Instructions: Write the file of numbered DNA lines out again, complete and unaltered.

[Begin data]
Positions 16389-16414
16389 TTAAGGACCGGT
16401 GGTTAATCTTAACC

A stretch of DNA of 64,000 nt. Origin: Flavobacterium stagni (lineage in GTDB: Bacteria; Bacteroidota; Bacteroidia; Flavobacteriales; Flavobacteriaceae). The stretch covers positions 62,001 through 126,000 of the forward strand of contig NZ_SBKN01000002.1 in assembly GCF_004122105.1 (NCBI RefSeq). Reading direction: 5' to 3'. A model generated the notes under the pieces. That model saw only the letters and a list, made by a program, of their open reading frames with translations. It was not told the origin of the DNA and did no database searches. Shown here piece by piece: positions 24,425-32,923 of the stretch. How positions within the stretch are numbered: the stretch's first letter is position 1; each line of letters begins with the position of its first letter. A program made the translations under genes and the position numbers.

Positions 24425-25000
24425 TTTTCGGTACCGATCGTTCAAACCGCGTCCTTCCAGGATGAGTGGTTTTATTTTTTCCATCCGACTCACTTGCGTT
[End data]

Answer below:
Positions 16389-16414
16389 TTAAGGACCGGT
16401 GGTTAATCTTAACC

A stretch of DNA of 64,000 nt. Origin: Flavobacterium stagni (lineage in GTDB: Bacteria; Bacteroidota; Bacteroidia; Flavobacteriales; Flavobacteriaceae). The stretch covers positions 62,001 through 126,000 of the forward strand of contig NZ_SBKN01000002.1 in assembly GCF_004122105.1 (NCBI RefSeq). Reading direction: 5' to 3'. A model generated the notes under the pieces. That model saw only the letters and a list, made by a program, of their open reading frames with translations. It was not told the origin of the DNA and did no database searches. Shown here piece by piece: positions 24,425-32,923 of the stretch. How positions within the stretch are numbered: the stretch's first letter is position 1; each line of letters begins with the position of its first letter. A program made the translations under genes and the position numbers.

Positions 24425-25000
24425 TTTTCGGTACCGATCGTTCAAACCGCGTCCTTCCAGGATGAGTGGTTTTATTTTTTCCATCCGACTCACTTGCGTT